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Union or Secession
  • "Animated with the spirit of determined resistance"
On May 16, 1861, an unnamed correspondent of the Alexandria Gazette described preparations for the defense of King George County.
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"Animated with the spirit of determined resistance"

Extract from an unsigned letter, dated at Shiloh, King George County, May 16, 1861, printed in the Alexandria Gazette, May 22, 1861.

An unnamed correspondent of the Alexandria Gazette described preparations for the defense of King George County, in the Northern Neck. He noted that local citizens had hoped there would be a compromise to preserve the Union, but that after President Abraham Lincoln called for militiamen to put down what he called a rebellion, King George County residents "have been tireless in their movements towards defensive preparation. They are now fully aroused. There is no division of sentiment to embarrass their operations. All are animated with the spirit of determined resistance to Northern vandalism. Our old men vie with the young and middle aged in expressing their ready purpose to resist to the death any effort made to subjugate the South." The district consisting of the counties of King George and Stafford had elected an opponent of secession to the Virginia Convention in February 1861. He voted against secession on April 4, when the motion failed, but for secession on April 17, when the motion passed. At the May 23, 1861, referendum on the Ordinance of Secession, the voters of King George County ratified it by a vote of 478 to 1.

Extract from an unsigned letter, dated at Shiloh, King George County, May 16, 1861, printed in the Alexandria Gazette, May 22, 1861.

Our county may have been somewhat slow in her movements towards preparation for the threatened invasion from the North, but her action has not been delayed by indifference or lack of a proper appreciation of her responsibility in this crisis. Her citizens, for the most part, comprise men of a cool, calm, calculating temperament—men of sound common sense, who take rational views of all matters, whether of individual or public interest—men guileless in their own motives, and slow to suspect the actions of others. They were for a long time loath to believe that the degeneracy of the Northern people had so far advanced, and the fanaticism of their leaders become so intensified, as thus soon to culminate in a perfidious crusade by those people against the rights and liberties of the South. We have been of those who were most hopeful that reason and sound policy, to say nothing of common justice, would have dictated a different course from that which the Lincoln Government has seen fit to pursue.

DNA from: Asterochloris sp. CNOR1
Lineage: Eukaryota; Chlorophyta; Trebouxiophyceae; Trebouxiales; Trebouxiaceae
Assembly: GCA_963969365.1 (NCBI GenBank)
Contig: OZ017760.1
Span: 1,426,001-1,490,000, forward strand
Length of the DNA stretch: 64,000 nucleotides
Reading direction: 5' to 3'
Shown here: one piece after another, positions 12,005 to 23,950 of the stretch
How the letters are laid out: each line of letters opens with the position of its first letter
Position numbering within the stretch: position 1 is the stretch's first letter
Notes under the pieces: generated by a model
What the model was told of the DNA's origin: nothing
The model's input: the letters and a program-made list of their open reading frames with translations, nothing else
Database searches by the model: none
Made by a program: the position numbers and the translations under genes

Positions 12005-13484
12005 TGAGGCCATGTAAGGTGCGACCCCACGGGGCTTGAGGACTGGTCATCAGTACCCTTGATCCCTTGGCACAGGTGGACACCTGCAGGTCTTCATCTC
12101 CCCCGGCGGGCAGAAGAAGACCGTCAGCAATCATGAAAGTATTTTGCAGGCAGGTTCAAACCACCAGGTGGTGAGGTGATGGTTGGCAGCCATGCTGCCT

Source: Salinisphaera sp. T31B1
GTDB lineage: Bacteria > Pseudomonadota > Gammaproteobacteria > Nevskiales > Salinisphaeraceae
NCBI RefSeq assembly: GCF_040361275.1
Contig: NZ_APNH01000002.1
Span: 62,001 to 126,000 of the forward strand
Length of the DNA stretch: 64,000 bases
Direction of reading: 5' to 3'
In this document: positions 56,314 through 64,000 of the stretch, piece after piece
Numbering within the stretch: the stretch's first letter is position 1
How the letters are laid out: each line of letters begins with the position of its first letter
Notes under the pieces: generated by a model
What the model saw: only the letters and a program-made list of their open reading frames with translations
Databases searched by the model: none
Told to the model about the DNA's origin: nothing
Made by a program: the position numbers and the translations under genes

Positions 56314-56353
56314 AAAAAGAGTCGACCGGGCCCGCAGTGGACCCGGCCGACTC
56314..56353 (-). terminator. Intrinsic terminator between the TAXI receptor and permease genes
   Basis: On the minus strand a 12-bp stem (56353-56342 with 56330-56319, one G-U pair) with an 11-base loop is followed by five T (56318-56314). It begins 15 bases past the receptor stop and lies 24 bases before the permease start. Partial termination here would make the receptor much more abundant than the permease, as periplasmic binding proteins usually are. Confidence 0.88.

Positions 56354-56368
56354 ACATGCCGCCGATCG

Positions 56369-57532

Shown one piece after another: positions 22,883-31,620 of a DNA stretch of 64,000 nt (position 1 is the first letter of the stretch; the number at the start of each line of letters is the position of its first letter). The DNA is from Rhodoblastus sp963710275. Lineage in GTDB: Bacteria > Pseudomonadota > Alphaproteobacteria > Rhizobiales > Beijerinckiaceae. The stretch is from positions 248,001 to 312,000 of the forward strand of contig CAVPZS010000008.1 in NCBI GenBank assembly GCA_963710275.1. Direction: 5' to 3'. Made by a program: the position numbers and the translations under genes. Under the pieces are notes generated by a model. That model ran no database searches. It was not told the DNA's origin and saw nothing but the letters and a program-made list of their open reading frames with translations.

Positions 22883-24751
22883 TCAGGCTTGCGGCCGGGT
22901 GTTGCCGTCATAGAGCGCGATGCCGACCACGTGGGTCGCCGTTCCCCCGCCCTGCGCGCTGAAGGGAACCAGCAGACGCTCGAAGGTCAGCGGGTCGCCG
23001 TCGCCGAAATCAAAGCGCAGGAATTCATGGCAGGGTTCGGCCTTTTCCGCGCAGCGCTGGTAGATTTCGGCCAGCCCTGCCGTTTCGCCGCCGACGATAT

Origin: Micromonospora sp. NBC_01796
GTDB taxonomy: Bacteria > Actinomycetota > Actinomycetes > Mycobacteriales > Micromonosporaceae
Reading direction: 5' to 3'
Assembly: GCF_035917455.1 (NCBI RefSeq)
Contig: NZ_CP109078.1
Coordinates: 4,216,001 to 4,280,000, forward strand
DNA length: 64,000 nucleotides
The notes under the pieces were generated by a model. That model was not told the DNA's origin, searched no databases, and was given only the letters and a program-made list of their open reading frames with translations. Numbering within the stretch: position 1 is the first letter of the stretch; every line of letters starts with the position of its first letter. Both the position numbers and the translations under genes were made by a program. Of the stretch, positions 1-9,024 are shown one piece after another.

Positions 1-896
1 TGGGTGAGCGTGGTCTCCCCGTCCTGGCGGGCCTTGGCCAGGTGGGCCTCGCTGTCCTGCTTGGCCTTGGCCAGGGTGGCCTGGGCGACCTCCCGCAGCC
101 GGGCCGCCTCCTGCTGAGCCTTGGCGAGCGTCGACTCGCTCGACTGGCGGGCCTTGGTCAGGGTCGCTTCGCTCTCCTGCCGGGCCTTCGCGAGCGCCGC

I have said this much by way of apology for the apparent tardiness of our people. When the base treachery of Lincoln and his miserable junto of counsellors left no hope for a peaceful settlement, there was no longer delay in our midst. For the last three or four weeks, our people have been tireless in their movements towards defensive preparation. They are now fully aroused. There is no division of sentiment to embarrass their operations. All are animated with the spirit of determined resistance to Northern vandalism. Our old men vie with the young and middle aged in expressing their ready purpose to resist to the death any effort made to subjugate the South. Many of the boys, those too young to be brought under the requisition of law, have volunteered in spite of parental remonstrance, and donned the paraphernalia of soldiers.
An efficient Home Guard has been formed, under command of Col. E. T. Tayloe.
The Volunteer Company, recently organized, has been fully armed and equipped, and is now ready for active service.
The militia of the county has also received arms, and are regularly drilled.
A Cavalry Company is now forming, with a fair prospect of soon becoming fully organized. Let it be understood that our old county is no longer behind the times.
The Montross Guards, under command of Capt. Wharton, arrived here yesterday afternoon on their way to King George C. H., where they will remain quartered to await orders.